I’m guessing you spell it hummus right?

I don’t really know how to spell it if I’m totally honest, because it’s one of those words where there isn’t a real spelling. If we’re being realistic, houmous is probably spelled closer to how it’s pronounced in the Middle East, but I suppose it doesn’t really matter. I’m far too tired to put my passion into how to spell the name of a dip.

Or spread. Houmous makes a fantastic spread for sandwiches and wraps.

I actually used to really dislike houmous purely based on the fact that it was thick, pasty, and beige. Why would I willingly put that into my mouth? But I suppose as I’ve aged and become wiser (says 15 y/o), I’ve learnt to go out of my comfort zone.

That’s all a joke really, but I mean I did try houmous. Once at a Lebanese restaurant and once from the supermarket; and they were good, so evidently I attempted to make it myself and IT IS SO DELICIOUS OMG AND SO EASY.

So there’s reason enough to try it. I can honestly say it’s the best houmous I’ve ever had. Says the girl who’s consumed 3 different houmous’s (?) in her life. BUT, if it beats a Lebanese restaurant, then surely it’s good right? Also, houmous is very basic in its main ingredients, so you can’t really mess up, in that way, if i say it’s good it has to be good right? Just a few of my own tweaks have made it what I would consider absolutely fantastic.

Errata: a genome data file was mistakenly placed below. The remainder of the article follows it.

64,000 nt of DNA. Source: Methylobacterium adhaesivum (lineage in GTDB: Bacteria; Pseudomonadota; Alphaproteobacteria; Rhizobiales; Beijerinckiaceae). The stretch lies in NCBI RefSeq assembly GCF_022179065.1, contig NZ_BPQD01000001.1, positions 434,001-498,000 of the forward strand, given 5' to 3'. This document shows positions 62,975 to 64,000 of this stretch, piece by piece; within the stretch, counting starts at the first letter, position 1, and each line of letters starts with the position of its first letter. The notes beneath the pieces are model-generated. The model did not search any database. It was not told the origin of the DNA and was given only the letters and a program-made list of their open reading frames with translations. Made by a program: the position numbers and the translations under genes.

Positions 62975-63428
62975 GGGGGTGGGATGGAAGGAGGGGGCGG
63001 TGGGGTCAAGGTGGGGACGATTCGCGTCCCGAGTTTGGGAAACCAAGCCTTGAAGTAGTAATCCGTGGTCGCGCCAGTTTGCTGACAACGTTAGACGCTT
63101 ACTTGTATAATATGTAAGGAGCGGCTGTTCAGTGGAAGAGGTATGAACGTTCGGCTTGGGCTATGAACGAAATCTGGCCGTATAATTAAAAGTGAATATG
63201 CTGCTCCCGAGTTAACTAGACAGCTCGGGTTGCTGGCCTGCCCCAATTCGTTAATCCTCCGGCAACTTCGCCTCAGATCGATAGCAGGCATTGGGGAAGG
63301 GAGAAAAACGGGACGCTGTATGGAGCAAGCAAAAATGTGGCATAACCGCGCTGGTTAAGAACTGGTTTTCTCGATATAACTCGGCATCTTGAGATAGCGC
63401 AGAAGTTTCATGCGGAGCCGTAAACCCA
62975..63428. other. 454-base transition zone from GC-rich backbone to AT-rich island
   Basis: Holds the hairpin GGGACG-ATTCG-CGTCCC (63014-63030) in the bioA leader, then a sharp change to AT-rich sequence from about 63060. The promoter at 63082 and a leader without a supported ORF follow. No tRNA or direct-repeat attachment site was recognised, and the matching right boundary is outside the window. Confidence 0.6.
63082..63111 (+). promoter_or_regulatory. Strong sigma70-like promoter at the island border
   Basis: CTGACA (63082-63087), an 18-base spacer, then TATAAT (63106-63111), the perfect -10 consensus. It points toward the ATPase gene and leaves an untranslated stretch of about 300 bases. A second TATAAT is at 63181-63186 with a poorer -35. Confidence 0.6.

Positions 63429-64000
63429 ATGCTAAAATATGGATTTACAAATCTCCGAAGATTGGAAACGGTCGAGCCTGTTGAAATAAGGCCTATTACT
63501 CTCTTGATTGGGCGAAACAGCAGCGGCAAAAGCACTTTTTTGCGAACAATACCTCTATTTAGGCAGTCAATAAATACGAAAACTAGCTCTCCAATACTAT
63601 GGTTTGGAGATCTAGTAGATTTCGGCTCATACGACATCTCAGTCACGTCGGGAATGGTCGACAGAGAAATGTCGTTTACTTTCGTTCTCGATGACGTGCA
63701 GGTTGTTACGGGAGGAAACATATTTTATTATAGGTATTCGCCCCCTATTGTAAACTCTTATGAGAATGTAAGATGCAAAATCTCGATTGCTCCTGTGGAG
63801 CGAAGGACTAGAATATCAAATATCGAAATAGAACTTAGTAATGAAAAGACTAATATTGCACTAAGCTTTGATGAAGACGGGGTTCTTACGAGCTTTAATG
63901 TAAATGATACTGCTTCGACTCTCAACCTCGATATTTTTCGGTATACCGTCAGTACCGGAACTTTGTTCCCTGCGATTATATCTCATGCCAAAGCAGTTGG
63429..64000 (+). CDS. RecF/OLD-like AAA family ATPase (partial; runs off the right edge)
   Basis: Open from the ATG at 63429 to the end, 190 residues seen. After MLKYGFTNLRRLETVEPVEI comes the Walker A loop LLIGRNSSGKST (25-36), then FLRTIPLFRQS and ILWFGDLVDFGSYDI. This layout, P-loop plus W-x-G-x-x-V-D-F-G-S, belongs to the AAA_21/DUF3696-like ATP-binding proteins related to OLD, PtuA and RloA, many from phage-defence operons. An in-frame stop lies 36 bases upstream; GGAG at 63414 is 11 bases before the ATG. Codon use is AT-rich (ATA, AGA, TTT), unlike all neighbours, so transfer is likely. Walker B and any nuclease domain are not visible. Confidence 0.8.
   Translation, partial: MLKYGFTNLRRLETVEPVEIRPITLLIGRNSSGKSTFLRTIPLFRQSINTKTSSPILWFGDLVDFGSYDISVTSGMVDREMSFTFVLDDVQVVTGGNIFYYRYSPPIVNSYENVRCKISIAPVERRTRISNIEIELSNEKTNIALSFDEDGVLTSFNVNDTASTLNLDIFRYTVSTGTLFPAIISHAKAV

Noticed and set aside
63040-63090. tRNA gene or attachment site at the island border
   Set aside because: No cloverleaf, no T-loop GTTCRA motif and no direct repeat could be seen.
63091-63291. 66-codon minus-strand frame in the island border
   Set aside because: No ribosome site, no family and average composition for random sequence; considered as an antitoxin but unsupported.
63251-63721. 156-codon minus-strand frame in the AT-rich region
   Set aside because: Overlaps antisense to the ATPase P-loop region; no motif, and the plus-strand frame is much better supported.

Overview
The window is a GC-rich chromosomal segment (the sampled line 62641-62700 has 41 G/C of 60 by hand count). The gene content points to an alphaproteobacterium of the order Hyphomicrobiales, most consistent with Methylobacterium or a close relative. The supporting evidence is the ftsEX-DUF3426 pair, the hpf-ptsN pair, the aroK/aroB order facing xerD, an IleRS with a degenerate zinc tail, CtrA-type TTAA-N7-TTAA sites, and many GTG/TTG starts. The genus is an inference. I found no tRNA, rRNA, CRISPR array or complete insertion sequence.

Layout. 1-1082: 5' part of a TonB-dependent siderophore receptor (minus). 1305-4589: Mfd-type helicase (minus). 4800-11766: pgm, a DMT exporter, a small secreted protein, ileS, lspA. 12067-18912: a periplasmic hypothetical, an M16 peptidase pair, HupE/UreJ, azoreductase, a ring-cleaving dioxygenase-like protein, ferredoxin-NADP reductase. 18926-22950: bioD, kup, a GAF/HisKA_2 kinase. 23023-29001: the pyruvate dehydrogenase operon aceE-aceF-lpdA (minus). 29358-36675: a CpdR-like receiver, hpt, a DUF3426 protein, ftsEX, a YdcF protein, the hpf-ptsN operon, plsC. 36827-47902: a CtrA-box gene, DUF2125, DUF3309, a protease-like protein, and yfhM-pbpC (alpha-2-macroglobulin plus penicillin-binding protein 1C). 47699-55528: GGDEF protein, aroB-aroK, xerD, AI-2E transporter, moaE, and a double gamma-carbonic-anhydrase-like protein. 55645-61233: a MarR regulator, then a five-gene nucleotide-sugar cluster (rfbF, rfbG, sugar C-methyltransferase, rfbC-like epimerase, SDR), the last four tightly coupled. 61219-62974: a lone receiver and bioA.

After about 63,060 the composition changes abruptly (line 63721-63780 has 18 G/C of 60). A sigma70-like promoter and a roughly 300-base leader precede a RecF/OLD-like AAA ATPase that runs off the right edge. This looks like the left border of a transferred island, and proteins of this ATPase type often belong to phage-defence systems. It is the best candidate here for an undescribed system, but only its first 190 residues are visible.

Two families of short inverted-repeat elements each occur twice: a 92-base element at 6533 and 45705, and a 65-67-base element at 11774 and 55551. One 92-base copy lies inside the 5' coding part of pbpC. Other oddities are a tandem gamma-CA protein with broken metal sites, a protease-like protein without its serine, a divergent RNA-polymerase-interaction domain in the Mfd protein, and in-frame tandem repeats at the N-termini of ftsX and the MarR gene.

Makes: about 1-1 1/2 cups


1 400g can Chickpeas (or equivalent cooked fresh)
4T Tahini
1 1/2 Lemons, juiced
2T Sunflower Oil (can use olive for a stronger taste)
2 cloves Garlic OR 1tsp Garlic Paste
1tsp Salt
1/2 tsp Ground Cumin
1/4tsp Black Pepper
Optional: 1/2T Honey


In a food processor if equivalent, blitz together the tahini and lemon juice for 30 seconds (this helps create a creamier end product)
Next, add all your cumin, pepper, salt and garlic and blitz quickly, following up with the oil.
Drain and rinse your chickpeas, then add half to the food processor and blend till smooth. Repeat with the other half. The mix will be very thick as you do so, so add a little water between the batches to prevent a big lump (and overworking your processor).
Once all incorporated, add a little more water to your houmous and blitz until you achieve the consistency you would like.
You can add a little honey at  this stage if you wish, it’s not traditional but I find a very mild sweetness can really counteract the bitterness tahini can add.
Transfer houmous to a bowl to serve, or store in an airtight container in the fridge.


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